The Origin of Tattooing



Summary: Tattooing is a form of art originating from Neolithic times and it has been considered as a Eurasian practice ever since. Evidence of this art form can be seen in the discoveries of Mummies from the Alps, Egypt and from the Ukok Plateau. The spread of the concept of tattoos was later on popularized by sailors who traveled and met the Polynesian and Amerindian tribes.


Tattoo comes from the Tahitian word “tatau”; it originally dates back to the 18th century and was later changed to “tattoo” to conform to the English phonology. The word was spread by sailors who traveled the world particularly in Europe, reintroducing the concept of tattooing again.


History of Tattoos

It is said reintroducing because the art of tattooing has its origin since Neolithic times, it has been a practice in the Eurasian region ever since. The discovery of Mummies, dating from 5th to 4th millennium BC, Otzi the Iceman from Otz Valley located in the Alps was found with a total of 57 tattoos with the design of simple carbon dots and lines located on his lower spine and behind his left knee and also on his right ankle. The tattoos are said to be a form of healing for they resemble the art of acupuncture. Another discovery was that of the Mummy of Amunet from the ancient Egypt and of the Mummies of Pazyryk on the Ukok Plateau which dates back to the end of the 2nd millennium.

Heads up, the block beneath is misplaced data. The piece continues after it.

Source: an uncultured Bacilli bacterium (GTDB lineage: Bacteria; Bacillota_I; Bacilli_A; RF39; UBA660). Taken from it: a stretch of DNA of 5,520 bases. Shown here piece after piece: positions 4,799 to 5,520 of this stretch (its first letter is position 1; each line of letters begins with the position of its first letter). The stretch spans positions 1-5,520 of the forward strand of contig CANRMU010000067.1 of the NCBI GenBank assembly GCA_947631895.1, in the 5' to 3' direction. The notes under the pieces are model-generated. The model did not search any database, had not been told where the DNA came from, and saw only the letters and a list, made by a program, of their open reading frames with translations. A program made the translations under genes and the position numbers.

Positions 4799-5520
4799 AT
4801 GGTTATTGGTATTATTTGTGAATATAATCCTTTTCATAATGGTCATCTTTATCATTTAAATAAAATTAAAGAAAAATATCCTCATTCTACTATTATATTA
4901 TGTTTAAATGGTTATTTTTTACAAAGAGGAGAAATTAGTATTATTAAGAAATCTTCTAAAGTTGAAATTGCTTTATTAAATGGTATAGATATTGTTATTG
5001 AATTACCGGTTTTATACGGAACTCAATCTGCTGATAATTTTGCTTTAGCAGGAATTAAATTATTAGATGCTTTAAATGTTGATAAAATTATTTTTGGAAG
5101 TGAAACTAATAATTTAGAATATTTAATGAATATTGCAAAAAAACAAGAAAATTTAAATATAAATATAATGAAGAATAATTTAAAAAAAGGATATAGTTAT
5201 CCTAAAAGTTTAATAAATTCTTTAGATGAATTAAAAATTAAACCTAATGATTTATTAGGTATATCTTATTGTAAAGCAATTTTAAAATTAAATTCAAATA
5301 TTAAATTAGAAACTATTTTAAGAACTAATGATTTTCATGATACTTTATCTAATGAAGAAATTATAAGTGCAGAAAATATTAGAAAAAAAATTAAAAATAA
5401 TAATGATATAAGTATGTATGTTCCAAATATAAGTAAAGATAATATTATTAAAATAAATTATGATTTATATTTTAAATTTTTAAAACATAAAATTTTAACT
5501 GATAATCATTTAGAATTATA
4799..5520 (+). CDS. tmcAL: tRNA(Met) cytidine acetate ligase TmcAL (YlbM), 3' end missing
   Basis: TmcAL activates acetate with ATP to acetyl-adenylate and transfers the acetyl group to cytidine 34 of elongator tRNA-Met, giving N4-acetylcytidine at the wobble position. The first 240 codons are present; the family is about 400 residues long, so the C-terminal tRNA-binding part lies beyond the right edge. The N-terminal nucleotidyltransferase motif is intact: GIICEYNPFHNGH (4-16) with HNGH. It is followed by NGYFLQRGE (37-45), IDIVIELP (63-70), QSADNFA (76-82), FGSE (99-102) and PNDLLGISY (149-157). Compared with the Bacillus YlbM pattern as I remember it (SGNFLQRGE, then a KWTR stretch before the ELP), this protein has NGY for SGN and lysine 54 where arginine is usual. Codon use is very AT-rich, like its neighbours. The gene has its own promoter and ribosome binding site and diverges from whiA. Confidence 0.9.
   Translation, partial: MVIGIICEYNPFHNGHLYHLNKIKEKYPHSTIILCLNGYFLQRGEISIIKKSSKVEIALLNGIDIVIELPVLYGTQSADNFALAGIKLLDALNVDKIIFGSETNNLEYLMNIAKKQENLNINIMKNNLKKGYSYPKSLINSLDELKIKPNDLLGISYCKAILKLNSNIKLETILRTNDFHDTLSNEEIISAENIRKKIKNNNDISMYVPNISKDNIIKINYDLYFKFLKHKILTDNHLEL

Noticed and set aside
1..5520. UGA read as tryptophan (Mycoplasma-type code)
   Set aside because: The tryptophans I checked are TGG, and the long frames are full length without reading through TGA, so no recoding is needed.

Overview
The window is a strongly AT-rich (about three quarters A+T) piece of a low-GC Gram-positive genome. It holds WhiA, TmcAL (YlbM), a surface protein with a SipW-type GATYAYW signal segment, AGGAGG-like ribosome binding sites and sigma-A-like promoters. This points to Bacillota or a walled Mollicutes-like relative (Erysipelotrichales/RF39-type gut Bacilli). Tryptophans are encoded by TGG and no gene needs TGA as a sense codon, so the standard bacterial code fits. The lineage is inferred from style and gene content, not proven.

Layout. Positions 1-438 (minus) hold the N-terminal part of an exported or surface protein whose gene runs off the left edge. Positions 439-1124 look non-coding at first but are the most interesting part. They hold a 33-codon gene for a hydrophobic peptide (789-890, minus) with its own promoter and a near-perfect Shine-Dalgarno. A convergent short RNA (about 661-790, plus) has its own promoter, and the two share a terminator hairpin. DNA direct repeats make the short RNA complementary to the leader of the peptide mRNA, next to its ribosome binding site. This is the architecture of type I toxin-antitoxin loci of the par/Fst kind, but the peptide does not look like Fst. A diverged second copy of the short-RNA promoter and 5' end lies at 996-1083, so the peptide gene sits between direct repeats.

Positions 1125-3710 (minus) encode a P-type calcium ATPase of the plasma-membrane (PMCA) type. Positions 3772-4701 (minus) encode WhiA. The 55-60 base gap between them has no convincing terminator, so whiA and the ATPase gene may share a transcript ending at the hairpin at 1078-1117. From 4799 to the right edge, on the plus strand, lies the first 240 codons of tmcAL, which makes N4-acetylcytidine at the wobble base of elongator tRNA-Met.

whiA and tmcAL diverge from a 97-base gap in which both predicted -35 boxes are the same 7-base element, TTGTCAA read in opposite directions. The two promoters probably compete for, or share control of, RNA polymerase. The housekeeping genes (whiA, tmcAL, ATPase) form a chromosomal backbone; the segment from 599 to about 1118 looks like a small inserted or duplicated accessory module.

Julius Caesar has an account of tattooing on his Book V of his Gallic Wars which dates back to 54 BC. He describes the designs of the tattoos from the Pre-Christian Germanic and Celtic and also of those in other central and Northern European tribes to be famously tattooed or in other words “scarified” with war-inspired word designs which are darkened and has the colors of dark blue possibly copper and black.


Other cultures that feature the concept of tattooing have their own traditions. They range from rubbing cuts, and other wounds with ashes, to a more painful practice such as hand-pricking the skin to insert different colored dyes.


The concept of modern tattooing in the Western world dates back to 16th to 18th century. The art of tattooing was spread due to the maritime expeditions during this time. The contact between the Western explorers and the Amerindian tribes and Polynesians brought about the promotion of tattoos. The most popularized practice that time was that of the Polynesians, who took the Samoan word tatau to describe the actual tattoo. The wide traveling of sailors who practiced the art of tattooing became a mainstream thing in Europe and eventually in North America. Tattooing became a great demand in port cities all over the world especially by the American and European sailors, the practice of the Polynesian and then later on Japanese tattooing became popular to amateur tattoo artists.